Family Fun: “Fiddler
on the Roof” & Tots’ “Cookin’” Show
a Broadway show can be a summer family tradition. Turning
a tradition upside down, David Leveaux’s Fiddler
on the Roof creates a softer, milder Tevye to
replace the usual rambunctious characterization, and a new
experience. Still it is delightful family entertainment.
Alfred Molina’s Tevye is a modest guy, trying
to fend off the Czar and care for his family in a changing
world. His low-keyed performance has caused controversy. The
role was originally created for Zero Mostel, an exuberant actor,
handpicked by Jerome Robbins, the original director and choreographer.
Robbins’ fabulous choreography has been retained. It’s
almost worth the price of admission to see the show’s
spectacular bottle dance.
Here intact is Sholom
story of the struggle to maintain tradition amid swirling change.
Tom Pye’s severe set design emphasizes the spare existence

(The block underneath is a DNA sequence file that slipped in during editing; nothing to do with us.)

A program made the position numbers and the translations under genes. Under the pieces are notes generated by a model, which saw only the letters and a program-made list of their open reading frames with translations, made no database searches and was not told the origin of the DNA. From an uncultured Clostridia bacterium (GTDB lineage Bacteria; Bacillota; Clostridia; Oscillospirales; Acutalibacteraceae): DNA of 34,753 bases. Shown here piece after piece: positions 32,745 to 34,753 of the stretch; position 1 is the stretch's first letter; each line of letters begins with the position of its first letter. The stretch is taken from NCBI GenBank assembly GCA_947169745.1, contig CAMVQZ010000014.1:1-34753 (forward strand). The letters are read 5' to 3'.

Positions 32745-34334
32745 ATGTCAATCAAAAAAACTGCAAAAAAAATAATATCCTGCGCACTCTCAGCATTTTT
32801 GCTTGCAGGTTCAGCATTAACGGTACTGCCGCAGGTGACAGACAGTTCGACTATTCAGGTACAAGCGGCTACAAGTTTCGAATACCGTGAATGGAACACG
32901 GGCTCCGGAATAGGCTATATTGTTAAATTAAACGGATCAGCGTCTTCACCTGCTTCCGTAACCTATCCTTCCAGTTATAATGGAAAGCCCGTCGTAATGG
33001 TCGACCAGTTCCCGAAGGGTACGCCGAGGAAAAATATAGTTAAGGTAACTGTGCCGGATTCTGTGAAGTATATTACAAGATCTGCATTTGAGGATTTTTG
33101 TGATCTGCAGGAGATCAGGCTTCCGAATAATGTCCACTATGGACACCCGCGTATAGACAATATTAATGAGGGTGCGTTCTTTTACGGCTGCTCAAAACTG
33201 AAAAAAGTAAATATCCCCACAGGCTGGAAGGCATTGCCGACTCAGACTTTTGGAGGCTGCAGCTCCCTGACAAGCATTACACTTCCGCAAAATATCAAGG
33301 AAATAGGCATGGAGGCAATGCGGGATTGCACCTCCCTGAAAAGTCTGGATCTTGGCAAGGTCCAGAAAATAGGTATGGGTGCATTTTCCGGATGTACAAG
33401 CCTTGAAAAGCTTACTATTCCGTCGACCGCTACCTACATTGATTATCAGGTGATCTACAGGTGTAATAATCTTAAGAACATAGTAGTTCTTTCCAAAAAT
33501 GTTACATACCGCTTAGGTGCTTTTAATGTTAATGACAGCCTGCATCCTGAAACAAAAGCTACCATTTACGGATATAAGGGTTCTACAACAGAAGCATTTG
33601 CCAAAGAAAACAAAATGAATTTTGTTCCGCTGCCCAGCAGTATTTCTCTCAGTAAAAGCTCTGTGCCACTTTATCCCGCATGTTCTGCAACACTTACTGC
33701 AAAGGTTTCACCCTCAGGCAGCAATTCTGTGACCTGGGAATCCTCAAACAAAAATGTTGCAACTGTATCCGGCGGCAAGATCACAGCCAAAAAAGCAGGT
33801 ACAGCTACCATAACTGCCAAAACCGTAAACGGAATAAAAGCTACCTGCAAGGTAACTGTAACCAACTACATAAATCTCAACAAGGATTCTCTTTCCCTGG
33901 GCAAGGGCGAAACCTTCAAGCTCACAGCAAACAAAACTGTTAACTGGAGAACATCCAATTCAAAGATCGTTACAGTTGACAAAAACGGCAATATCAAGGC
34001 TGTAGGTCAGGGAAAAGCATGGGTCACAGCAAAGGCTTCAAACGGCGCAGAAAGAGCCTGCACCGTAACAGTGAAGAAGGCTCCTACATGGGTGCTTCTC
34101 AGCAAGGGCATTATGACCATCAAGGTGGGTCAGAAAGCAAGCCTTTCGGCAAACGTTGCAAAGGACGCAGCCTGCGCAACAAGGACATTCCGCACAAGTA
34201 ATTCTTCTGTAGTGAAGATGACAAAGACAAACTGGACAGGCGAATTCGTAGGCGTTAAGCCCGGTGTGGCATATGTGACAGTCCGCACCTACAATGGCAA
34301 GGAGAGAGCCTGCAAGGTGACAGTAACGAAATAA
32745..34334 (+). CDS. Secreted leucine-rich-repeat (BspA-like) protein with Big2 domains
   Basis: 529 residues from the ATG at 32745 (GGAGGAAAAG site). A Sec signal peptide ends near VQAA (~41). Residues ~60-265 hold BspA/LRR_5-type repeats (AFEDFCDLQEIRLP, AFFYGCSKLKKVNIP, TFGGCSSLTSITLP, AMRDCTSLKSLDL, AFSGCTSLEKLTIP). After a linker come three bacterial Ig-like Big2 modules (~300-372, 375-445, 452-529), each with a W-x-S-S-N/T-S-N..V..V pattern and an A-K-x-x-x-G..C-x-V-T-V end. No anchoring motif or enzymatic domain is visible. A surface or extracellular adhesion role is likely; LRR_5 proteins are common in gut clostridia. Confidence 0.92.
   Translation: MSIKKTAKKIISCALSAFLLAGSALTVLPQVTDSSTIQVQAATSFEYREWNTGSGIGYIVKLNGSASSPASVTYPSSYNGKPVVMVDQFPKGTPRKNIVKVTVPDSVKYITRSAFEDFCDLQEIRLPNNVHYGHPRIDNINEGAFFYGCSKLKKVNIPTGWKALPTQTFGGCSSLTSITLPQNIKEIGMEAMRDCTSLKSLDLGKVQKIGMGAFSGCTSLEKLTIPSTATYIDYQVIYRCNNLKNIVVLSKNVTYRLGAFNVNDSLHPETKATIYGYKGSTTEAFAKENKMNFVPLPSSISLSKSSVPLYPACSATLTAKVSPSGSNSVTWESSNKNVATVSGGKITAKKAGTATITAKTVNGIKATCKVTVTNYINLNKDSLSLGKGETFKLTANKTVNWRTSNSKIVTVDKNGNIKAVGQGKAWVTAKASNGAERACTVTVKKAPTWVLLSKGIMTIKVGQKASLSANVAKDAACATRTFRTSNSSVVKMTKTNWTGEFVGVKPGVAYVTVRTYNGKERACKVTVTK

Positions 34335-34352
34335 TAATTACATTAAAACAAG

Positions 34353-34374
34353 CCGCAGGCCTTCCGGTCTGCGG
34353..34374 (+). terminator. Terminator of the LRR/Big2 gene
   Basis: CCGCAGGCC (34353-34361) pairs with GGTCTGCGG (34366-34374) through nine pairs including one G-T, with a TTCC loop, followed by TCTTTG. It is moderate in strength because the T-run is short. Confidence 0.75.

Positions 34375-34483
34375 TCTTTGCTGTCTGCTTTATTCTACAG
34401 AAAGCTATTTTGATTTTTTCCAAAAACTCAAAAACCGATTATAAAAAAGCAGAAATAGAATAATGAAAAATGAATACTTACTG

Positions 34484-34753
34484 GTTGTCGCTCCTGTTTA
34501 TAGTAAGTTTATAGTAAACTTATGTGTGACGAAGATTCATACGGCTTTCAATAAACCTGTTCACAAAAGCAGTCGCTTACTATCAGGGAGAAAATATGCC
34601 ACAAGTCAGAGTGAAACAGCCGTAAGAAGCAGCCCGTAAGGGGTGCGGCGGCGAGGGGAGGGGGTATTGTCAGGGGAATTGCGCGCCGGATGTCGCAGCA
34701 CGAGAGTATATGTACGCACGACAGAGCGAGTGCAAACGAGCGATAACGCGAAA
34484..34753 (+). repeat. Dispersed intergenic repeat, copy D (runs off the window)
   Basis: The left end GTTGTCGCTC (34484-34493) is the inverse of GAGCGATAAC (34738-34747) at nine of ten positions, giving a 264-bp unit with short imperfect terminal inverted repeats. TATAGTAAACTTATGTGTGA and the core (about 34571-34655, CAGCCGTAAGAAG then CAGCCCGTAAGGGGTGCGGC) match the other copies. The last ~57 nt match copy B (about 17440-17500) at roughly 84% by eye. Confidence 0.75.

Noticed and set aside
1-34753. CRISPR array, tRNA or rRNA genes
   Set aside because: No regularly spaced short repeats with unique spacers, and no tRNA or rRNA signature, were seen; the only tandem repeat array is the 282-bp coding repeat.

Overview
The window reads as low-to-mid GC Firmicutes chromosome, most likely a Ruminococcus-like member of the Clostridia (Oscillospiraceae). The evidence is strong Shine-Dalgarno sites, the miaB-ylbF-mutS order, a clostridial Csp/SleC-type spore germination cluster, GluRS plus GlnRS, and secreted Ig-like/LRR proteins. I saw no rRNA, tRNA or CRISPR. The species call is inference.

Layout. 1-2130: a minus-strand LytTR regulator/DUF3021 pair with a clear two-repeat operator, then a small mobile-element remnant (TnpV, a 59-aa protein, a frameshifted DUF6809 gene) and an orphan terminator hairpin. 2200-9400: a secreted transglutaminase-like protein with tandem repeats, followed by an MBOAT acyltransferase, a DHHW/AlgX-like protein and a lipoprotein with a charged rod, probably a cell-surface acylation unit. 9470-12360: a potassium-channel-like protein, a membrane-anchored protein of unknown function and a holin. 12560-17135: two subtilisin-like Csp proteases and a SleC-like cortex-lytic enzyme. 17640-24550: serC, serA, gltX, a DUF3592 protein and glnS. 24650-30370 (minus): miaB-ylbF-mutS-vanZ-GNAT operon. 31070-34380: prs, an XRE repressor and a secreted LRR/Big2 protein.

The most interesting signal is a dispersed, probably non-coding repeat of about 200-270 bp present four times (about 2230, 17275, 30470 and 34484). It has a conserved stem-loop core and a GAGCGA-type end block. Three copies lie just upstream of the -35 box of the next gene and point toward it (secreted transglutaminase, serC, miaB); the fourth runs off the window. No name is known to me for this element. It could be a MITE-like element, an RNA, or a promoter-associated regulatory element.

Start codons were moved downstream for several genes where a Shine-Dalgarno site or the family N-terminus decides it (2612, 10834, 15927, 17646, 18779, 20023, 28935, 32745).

of the shtetl dwellers, with scrims that reveal bare trees
and fallen leaves. Especially awesome is the dream sequence,
resembling a Chagall painting.
This production eases
up on the stereotyped inflections, but the jokes still come
through. For instance, in the mix-up during the confused
negotiations for his daughter Tzeitel’s
hand, Tevye thinks they are talking about cow: “Today,
you want one! Tomorrow you may want two!” It gets a big
With the exception of
Randy Graff, who is a tad bland as Hodel, Tevye’s wife, the rest of the cast is
just fine. It’s John Cariani’s timid tailor who
garners all the laughs and gets much deserved applause. All
the daughters are good, but especially fine are Chava (Tricia
Paoluccio) and Fyedka (David Ayers), as young people in love
across religious abyss. Also tops is Robert Petkoff’s
feisty revolutionary. The ending depicting the departure from
the shtetl is extremely moving.
Molina is fine, singing
the familiar “If
I Were a Rich Man,” more wistfully than other stars before
him. His performance could be a little tougher, so it would
contrast his forcefulness in standing up to the Czar’s
world, with his softness in caving in to his daughters’ wishes.
Still it works, as does this classic musical. (Minskoff Theater,
For those too young
for Broadway, there’s Cookin’, featuring four enormously talented nonverbal chefs,
racing the clock to prepare a Korean wedding banquet. Kids
at my show laughed as the actors used all kinds of kitchen
implements as musical instruments and engaged in outrageous
clowning. (Minetta Lane Theater, 212-307-4100)#